Utes’ season ends after near comeback against Colorado
Utes’ comeback attempt falls short as the team ends its worst year ever.
Published: March 9, 2012 12:49AM
Updated: March 8, 2012 08:42PM
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Utah's Alex Mortensen, left, looks to pass as he is defended by Colorado's Askia Booker during the first half of an NCAA college basketball game at the Pac-12 conference championship in Los Angeles, Wednesday, March 7, 2012. (AP Photo/Jae C. Hong)

Los Angeles • Larry Krystkowiak made it through 1,224 minutes, 16 seconds of basketball as the head coach of the University of Utah men’s basketball team without receiving a technical foul. The notoriously intense and often furious coach had swallowed his harshest criticisms of officials.

He didn’t quite lose it, but he came close to winning it. A 53-41 loss ended the worst season in Utah history, one that almost had a crowning moment in front of the blank faces of thousands of empty seats at the Staples Center in the first round of the Pac-12 Tournament.

With 15:44 remaining in Utah’s final game of the season, and it slipping away from the Utes, who trailed by six, Dijon Farr drove the lane where he softly collided into a pillow of defenders.

As play moved away from the Utah bench, Krystkowiak followed referee Mike Littlewood with his eyes, head and mouth.

“Call the foul,” Krystkowiak yelled.

Littlewood heard him. Everyone in the mostly empty Staples Center heard him. But Krystkowiak wanted to be sure Littlewood, who is also the head baseball coach at Dixie State, heard him.

This time he bellowed.

“Call THE FOUL.”

Littlewood stopped play and turned to Krystkowiak, and signaled a technical foul.

There was a timeout, two technical free throws, and a layup by Andre Roberson.

Colorado’s lead was 10.

And that was all the motivation the Utes needed.

Chris Hines made a 3-pointer on the next possession.

Colorado’s Carlon Brown, a former Ute, missed.

Washburn dunked over two Buffaloes. The lead was six.

Then Hines air-balled a 3-pointer.

“What is he dribbling out to half court for?” Krystkowiak yelled, after Hines had backed away from the defenders glued to him.

But Utah’s defense didn’t stall. It was the Utes’ best defense of the season, Krystkowiak would say.

Colorado went 11:17 in the first half without a field goal.

As of the 7:53 mark of the second half, it had been 7:29 since Roberson’s layup.

But while that clock was ticking upward, the one Utah needed ticked down.

Washburn collected his fourth block of the game and Anthony Odunsi downcourt, drawing a foul. He made both free throws.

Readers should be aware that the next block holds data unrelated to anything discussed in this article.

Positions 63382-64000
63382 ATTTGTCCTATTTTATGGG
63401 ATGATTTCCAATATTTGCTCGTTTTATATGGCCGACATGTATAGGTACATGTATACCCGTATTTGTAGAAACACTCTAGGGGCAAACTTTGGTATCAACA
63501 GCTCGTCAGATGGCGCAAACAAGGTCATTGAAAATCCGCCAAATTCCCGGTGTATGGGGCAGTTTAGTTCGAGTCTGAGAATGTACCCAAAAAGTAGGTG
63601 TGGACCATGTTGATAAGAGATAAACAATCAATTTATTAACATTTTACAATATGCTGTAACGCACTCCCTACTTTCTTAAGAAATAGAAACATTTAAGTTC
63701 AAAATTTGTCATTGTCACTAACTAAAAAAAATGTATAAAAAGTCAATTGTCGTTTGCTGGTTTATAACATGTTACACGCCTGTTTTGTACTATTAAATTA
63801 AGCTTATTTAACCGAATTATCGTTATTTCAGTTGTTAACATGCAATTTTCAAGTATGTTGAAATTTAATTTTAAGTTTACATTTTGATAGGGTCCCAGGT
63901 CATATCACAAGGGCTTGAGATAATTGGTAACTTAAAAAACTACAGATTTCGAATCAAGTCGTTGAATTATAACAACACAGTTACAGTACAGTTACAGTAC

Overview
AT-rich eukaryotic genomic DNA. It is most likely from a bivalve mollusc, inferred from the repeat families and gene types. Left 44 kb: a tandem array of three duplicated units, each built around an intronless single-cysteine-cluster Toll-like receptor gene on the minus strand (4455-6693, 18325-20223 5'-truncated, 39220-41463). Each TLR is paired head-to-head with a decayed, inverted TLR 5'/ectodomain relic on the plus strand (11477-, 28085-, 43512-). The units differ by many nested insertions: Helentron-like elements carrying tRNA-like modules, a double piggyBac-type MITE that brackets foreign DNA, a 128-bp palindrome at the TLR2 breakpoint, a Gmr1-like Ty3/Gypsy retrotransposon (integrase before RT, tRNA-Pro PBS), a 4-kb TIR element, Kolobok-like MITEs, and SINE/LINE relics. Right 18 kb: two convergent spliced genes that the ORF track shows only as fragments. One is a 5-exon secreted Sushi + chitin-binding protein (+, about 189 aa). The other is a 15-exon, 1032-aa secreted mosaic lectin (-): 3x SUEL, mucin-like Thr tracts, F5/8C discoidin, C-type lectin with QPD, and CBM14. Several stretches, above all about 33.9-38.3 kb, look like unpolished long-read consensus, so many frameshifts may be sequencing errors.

Finally, Colorado broke its drought, on a putback layup by Brown. It had been 9:10.

Utah nearly did tie it once. After a pair of free throws by Washburn, it was one basket away from fully recovering from that 10-point deficit spurred by Krystkowiak’s technical.

It unraveled again.

Washburn missed a baby hook shot. Colorado made free throws. Martin’s 3-pointer from the corner was on line, but off point.

This is where Hines would later say he thought the Utes would seize control.

“I wasn’t ready for it to end,” Washburn said. “We just didn’t give up.”

The Buffaloes’ lead was four. Then six.

Eight.

Then, once, more it was 10.

On their next trip down the floor, the Utes lost possession on a jump ball and Krystkowiak muttered under his breath and shook his head. There was no use yelling.

Two minutes remained, but the game was over.

After 1,224 minutes, 16 seconds, then 15:44 more, it had ended.

boram@sltrib.com

Highlights

R Utah trims a 10-point lead to two with 6:12 remaining in the second half but can’t overcome the deficit.

• Jason Washburn leads the Utes with 11 points, six rebounds and five blocks.

Pac-12 men’s tournament

At Staples Center, Los Angles. Note • All times MST

First round, Wednesday

Game 1 • No. 9 Oregon State 69, No. 8 Washington State 64

Game 2 • No. 5 UCLA 55, No. 12 USC 40

Game 3 • No. 7 Stanford 85, No. 10 Arizona State 65

Game 4 • No. 6 Colorado 53, No. 11 Utah 41

Quarterfinals, Thursday

Game 5 • No. 1 Washington vs. No. 9 Oregon State, 1:10 p.m.

Game 6 • No. 4 Arizona vs. No. 5 UCLA, 3:40 p.m.

Game 7 • No. 2 California vs. No. 7 Stanford, 7:10 p.m.

Game 8 • No. 3 Oregon vs. Colorado, 9:40 p.m.

Semifinals, Friday

• Game 5 and Game 6 winners, 7:10 p.m.

• Game 7 and Game 8 winners, 9:40 p.m.

Championship, Saturday • Semifinal winners, 4:10 p.m.